Jóhann Jóhannsson Virthulegu Forsetar (Touch) Easily one of the most compelling composers working today, ushering a dense hush from dozens of instrumental players working in unison. A must for those who appreciate the gravitas of Arvo Part and Gavin Bryars.

Medeski Martin & Wood End of the World Party: Just in Case (Dig) (Blue Note) There’s something beyond enlightened about the way the jazz trio Medeski Martin & Wood explore together, and in their diverse independent projects, the depth of the groove — something downright righteous. This set is, as they say, knee deep in the pocket, and its electronic stamp of approval comes courtesy of its intense production, thanks to John King, better known as half of the Dust Brothers (masterminds behind the Beastie Boys’ Paul’s Boutique, Beck’s Odelay).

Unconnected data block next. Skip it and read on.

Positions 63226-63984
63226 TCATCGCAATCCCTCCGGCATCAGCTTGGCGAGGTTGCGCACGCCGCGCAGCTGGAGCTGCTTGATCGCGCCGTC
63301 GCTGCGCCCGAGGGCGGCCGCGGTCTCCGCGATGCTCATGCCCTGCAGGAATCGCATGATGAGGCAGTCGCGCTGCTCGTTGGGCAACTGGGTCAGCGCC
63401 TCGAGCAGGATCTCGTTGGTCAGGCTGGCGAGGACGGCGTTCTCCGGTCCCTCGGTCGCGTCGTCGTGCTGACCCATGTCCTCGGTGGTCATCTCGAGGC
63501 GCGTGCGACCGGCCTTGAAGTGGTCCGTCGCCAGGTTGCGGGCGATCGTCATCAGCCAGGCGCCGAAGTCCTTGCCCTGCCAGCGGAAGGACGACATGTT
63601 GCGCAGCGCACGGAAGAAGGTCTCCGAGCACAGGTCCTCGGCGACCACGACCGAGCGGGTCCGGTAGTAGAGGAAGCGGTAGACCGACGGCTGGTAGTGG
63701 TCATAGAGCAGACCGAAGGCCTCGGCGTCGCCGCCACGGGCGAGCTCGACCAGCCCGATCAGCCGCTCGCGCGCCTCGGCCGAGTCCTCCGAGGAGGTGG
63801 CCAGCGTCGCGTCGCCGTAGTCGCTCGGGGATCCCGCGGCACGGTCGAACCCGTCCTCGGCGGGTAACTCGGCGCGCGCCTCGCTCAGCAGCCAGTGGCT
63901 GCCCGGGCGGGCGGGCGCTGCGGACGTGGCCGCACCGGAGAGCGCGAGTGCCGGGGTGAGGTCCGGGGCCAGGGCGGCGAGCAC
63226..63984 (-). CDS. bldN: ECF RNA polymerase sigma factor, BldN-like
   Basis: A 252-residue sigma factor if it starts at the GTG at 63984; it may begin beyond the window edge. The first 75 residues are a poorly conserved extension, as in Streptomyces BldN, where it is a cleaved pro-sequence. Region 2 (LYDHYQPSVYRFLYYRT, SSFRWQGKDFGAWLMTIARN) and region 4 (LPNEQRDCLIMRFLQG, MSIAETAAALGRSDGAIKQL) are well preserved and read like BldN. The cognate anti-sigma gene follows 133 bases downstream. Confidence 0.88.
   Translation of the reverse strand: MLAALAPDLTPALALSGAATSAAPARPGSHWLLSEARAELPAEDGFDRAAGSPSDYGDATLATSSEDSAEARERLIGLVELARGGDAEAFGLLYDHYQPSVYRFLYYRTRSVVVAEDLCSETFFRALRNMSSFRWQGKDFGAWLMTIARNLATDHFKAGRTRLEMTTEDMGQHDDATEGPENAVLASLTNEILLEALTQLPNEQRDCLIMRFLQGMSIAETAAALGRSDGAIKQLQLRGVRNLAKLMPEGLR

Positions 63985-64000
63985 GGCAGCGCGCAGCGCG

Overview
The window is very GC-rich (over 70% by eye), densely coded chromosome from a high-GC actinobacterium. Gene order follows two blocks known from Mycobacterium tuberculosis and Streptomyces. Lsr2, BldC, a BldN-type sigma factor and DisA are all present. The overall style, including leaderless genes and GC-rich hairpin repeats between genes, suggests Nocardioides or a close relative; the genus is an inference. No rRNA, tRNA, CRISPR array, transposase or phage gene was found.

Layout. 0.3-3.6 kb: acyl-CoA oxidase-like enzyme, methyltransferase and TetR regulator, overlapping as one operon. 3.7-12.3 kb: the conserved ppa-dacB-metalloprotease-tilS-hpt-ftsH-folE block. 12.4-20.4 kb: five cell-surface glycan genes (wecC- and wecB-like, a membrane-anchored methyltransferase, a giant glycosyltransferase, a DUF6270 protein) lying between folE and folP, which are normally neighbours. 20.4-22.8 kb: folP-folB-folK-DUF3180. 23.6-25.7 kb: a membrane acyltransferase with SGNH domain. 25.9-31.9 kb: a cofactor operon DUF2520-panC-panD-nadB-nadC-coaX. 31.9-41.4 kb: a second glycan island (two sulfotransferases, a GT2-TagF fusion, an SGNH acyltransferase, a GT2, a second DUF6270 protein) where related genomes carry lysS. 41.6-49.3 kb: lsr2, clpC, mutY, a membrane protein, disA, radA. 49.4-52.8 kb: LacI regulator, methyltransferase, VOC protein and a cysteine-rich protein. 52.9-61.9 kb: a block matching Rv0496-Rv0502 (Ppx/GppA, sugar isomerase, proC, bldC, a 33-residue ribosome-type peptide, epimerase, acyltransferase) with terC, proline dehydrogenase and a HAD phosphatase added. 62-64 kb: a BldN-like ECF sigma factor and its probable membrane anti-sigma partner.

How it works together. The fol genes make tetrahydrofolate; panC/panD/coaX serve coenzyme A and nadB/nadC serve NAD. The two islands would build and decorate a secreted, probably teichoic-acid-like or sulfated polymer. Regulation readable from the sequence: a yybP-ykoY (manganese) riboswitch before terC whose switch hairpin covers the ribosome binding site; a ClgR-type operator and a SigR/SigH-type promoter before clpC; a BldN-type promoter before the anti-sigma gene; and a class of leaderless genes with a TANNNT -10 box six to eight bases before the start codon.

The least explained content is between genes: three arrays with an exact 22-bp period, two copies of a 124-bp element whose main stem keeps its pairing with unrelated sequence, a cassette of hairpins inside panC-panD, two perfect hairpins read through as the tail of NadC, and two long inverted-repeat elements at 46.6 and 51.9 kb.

Savath & Savalas Apropa’t (Warp) Of all the pop estuaries that feed into and out of electronic music, from noise to classical minimalism to Muzak, few have the fortitude of tropicalia. Though the singer (Eva Puyeulo Muns) and songs on this album are Catalonian, the feel is often pure Ipanema. Muns’ partner in Savath & Savalas is Scott Herren, best known for his downtempo hip-hop, recorded under the Prefuse 73 pseudonym. There’s a sweep and breadth to their collaboration that much electronica lacks, and an intimacy and attention to intricate production details that virtually all pop-vocal recordings ignore. Just listen to “Ultimo Tren,” how an extended field recording works into a drum pattern, and you’ll be hooked.